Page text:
Rated PG-13 - Running Time: 1:45 - Released 9/7/01
Just when we didn't need another film version of Alexandre Dumas's classic novel The Three Musketeers, here comes one. Director Peter Hyams (2010, End Of Days) oversees yet another retelling of the famous "all for one/one for all" story, adapted for the screen by Gene Quintano, whose writing credits include such venerable titles as Police Academy 3 and Operation Dumbo Drop. The Musketeer offers beautiful sets and costumes with Crouching Tiger- inspired combat choreography by Xin Xin Xiong, but suffers from lackluster performances by almost its entire cast. Hyams is hoping that the newfangled wall-climbing swordplay will compensate for the inexperience of the young and relatively unknown cast members populating most of the central roles. It doesn't.
This story of 17th-century French fencer D'Artagnan (Justin
Chambers) and his enlistment in the king's elite guard known as
the Musketeers (who, by the way, don't carry muskets) is a slow,
plodding affair with little to recommend it beyond the inventive
action scenes and the oppulent set decoration. Chambers and his
romantic opposite, American Pie/Beauty Mena Suvari, create
zero chemistry in their supposed passion for each other, and the
film's main villain, played by Tim Roth, is well over the top.
Roth seems to be competing with himself; his character is basically
a French version of his Gen. Thade (from Planet
Of The Apes) in the overacting category. Except this time
he's wearing leather instead of rubber.
The film's opening text informs us that in the mid 1600s, France's
King Louis XIII (Daniel Mesguich), suffering from illness, is
weak and ineffective, and the country is really being run by his
devious chief minister, Cardinal Richelieu (Stephen Rea). In fact,
Richelieu has appointed his own guardsmen to replace the king's
aging and increasingly powerless musketeers, and he has also enlisted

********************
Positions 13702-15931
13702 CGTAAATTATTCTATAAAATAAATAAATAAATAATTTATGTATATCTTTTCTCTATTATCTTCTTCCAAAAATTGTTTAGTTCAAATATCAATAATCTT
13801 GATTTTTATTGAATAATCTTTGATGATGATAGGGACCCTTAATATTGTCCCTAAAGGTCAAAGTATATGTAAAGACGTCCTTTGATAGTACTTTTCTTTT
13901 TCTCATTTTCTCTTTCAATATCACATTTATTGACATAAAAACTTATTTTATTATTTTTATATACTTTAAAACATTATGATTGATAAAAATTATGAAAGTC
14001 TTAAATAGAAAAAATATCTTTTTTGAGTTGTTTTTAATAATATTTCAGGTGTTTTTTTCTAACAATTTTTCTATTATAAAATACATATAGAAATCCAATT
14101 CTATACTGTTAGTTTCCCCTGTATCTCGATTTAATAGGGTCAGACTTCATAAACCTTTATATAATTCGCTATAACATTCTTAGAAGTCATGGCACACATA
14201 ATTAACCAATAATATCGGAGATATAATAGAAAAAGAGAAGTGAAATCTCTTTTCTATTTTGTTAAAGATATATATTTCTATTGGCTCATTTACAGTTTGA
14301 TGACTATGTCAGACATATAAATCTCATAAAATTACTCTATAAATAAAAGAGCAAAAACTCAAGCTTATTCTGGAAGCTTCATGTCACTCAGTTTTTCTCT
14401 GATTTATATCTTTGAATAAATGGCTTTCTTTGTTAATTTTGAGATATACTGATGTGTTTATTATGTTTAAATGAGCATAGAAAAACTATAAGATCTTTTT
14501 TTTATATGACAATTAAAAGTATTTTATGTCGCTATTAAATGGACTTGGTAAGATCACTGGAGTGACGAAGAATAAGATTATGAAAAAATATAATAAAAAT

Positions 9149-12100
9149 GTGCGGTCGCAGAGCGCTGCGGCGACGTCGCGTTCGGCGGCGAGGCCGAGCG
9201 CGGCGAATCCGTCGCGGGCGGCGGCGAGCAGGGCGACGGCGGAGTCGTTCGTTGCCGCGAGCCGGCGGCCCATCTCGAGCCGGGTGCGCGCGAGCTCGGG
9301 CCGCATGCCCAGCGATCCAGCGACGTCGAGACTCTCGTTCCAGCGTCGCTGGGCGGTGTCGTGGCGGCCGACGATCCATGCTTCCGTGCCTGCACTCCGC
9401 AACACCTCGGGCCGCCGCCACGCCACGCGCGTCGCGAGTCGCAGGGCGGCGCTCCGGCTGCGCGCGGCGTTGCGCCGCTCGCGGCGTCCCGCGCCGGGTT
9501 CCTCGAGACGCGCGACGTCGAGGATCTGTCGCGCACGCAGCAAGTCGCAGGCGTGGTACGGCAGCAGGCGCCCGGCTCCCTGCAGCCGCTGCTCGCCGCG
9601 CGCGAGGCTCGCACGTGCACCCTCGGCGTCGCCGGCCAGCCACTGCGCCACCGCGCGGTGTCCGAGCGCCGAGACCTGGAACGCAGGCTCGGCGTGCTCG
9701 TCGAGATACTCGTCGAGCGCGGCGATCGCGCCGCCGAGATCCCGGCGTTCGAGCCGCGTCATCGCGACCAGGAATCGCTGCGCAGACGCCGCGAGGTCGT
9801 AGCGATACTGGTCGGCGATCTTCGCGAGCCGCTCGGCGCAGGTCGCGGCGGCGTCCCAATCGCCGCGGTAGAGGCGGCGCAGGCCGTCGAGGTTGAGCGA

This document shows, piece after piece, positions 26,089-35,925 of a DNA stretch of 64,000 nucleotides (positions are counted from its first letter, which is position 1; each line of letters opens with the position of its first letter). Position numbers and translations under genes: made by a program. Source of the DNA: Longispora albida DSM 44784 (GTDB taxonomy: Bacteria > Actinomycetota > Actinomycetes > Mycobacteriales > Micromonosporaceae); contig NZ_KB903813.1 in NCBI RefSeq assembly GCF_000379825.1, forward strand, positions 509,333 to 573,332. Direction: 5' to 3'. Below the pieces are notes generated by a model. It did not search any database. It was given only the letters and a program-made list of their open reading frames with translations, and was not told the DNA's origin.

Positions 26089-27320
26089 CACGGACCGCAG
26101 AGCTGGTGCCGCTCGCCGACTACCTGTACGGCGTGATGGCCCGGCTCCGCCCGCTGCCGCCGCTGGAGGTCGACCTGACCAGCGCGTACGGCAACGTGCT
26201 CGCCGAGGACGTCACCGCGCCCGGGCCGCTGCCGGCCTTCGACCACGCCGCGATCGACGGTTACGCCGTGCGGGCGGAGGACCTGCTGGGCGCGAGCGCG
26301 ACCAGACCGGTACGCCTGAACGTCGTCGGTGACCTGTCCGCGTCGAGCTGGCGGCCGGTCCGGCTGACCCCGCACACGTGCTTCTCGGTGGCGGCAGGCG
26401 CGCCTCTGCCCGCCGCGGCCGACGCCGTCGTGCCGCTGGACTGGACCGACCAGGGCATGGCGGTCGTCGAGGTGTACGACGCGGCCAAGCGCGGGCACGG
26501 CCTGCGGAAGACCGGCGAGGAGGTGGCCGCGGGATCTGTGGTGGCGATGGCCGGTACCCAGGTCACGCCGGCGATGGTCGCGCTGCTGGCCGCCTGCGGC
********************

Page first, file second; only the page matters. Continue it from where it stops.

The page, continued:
the bloodthirsty mercenary Febre (Roth) to agitate tensions between
France and Spain.
D'Artagnan has harbored a grudge for Febre from the moment
he watched the rogue officer kill his parents. Now a man, the
young swordsman meets up with musketeers Athos (Jan Gregor Kremp),
Porthos (Steven Spiers), and Aramis (Nick Moran), whose main hobbies
seem to be drinking, throwing knives at a picture of the cardinal,
and squabbling among themselves. Hoping to join their group and
wage battle against the cardinal's guard, he helps them free their
leader from prison. Impressed by his swordplay and re-invigorated
by his youthful exuberance, they again take up arms against their
dastardly foe in the red riding hood. But just as the musketeers
plan a major fight to thwart Febre's plan to murder the British
Lord Buckingham (Jeremy Clyde), D'Artagnan disappears into the
woods. On a special mission. With his girlfriend and the queen.
As swashbuckling action movies go, this film is about as average as you can get. It provides fight scenes in all sorts of unnecessarily difficult places (roof beams, carriage tops, tall ladders, etc.), but if you're looking for thoughtful acting or an insightful script, you might want to look elsewhere. Occasional attempts at humor usually fall flat, and the principal actors seem to be waiting for a more interesting part to come their way. Chambers is bland and Roth is overbaked. Rea plays his character as if he's either distracted or stoned; ditto for Suvari. And the supporting musketeers are largely interchangeable. Though it may appeal to fans of swordplay and Hong-Kong-flavored action choreography, this film is definitely not One For All. ***